One in two people worldwide saw their earnings drop due to the coronavirus, with people in low-income countries particularly hard hit by job losses or cuts to their working hours, research showed on Monday.
US-based polling company Gallup, which surveyed 300,000 people across 117 countries, found that half of those with jobs earned less because of Covid-19 pandemic disruptions. This translated to 1.6 billion adults globally, it said.
“Worldwide, these percentages ranged from a high of 76% in Thailand to a low of 10% in Switzerland,” said researchers in a statement.
In Bolivia, Myanmar, Kenya, Uganda, Indonesia, Honduras and Ecuador, more than 70 per cent people polled said they took home less than before global health crisis. In the United States, this figure dropped to 34 per cent.
The Covid-19 crisis has hit workers across the world, particularly women, who are over-represented in low-paid precarious sectors such as retail, tourism and food services.
A study by the international charity Oxfam on Thursday said the pandemic had cost women around the world $800 billion in lost income.
The Gallup poll found that more than half of those surveyed said they temporarily stopped working at their job or business - translating to about 1.7 billion adults globally.
In 57 countries including India, Zimbabwe, the Philippines, Kenya, Bangladesh, El Salvador, more than 65 per cent of respondents said they stopped working for a time.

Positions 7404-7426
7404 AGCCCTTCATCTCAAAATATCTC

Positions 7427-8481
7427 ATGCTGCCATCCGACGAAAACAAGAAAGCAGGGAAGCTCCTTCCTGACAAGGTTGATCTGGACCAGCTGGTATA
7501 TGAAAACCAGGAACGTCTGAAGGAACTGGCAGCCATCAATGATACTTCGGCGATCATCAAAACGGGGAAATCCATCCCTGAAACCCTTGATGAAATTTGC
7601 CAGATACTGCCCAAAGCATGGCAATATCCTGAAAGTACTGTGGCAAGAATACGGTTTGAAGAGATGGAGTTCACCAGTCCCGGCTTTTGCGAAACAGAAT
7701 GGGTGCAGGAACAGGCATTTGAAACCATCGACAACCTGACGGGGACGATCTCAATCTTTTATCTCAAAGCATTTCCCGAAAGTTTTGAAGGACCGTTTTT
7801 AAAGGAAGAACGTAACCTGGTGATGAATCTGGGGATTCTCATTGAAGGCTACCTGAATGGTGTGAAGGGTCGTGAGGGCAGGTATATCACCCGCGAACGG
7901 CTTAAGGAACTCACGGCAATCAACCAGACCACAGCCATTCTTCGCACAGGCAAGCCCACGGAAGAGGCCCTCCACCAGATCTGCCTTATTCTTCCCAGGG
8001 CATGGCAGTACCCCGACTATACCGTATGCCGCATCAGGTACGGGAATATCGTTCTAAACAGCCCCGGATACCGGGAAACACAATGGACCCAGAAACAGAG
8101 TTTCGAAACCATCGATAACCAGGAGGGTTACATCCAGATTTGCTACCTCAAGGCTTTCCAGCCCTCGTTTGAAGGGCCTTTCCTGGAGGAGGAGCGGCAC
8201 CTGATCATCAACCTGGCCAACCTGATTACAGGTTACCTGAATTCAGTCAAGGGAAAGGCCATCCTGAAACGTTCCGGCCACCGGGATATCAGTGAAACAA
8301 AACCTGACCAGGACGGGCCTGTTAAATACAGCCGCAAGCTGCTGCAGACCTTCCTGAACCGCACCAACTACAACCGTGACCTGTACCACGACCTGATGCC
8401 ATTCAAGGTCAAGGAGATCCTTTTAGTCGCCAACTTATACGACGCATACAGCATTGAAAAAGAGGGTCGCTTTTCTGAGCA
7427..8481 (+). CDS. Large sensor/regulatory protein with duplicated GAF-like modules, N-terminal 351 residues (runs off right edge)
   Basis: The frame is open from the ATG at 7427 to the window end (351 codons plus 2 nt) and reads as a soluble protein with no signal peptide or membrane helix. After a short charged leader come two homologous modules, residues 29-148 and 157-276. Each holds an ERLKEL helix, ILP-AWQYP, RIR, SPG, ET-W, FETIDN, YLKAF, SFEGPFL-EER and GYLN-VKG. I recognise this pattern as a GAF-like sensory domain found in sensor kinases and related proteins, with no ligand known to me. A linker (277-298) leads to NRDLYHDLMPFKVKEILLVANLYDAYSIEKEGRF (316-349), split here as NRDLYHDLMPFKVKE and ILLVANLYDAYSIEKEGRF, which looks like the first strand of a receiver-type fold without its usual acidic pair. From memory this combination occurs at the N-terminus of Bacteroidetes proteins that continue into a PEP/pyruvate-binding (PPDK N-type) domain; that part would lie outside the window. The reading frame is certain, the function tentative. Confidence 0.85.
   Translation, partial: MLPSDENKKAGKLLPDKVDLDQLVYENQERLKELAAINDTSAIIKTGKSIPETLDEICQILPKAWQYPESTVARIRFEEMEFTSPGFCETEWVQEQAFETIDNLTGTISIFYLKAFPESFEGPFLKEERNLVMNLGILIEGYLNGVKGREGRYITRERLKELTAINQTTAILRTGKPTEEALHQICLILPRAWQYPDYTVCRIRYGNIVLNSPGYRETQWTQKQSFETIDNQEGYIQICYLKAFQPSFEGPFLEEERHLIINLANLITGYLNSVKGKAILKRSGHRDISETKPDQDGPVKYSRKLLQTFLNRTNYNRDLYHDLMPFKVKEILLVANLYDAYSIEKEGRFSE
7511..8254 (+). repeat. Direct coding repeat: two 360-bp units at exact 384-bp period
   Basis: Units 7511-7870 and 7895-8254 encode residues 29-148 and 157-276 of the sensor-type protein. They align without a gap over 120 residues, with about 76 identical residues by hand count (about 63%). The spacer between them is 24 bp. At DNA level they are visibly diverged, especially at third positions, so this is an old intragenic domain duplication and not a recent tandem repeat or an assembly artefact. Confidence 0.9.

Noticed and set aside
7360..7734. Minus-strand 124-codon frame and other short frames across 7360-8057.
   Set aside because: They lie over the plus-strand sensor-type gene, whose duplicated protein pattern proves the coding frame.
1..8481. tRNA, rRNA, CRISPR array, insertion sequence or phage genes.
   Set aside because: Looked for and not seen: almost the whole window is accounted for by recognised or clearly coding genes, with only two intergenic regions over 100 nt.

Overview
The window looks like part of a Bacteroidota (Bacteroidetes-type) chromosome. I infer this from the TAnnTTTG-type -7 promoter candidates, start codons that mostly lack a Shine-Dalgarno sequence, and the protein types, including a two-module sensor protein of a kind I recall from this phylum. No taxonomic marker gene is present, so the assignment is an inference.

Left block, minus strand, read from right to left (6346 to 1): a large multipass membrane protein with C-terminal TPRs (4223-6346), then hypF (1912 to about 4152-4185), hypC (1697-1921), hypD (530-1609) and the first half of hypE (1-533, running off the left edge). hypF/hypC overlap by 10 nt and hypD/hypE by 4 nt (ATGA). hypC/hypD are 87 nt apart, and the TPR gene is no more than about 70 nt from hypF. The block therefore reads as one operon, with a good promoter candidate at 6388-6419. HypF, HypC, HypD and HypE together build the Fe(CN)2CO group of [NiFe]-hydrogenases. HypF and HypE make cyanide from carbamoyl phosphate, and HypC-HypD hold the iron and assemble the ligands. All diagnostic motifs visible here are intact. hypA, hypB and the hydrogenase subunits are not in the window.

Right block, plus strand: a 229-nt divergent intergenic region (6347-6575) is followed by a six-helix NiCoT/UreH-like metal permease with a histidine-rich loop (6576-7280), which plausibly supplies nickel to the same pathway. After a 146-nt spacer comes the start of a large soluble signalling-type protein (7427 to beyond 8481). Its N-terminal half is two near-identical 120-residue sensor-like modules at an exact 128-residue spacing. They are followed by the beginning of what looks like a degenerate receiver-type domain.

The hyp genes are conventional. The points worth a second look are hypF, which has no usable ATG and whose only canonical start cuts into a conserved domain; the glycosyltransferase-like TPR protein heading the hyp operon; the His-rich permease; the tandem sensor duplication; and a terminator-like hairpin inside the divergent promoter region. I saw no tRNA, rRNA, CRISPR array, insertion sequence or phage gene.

Countries where people were least likely to say they stopped working were predominantly developed, high-income countries.
Fewer than one in 10 of those who had jobs in Austria, Switzerland and Germany said they had stopped working temporarily. In the US, the figure was 39 per cent, research showed.
The poll also showed that one in three people surveyed lost their job or business due to the pandemic - translating into just over one billion people globally.
These figures also varied across nations with lower income countries such as the Philippines, Kenya and Zimbabwe showing more than 60 per cent of respondents lost their jobs or businesses, compared to 3 per cent in Switzerland and 13 per cent in the United States.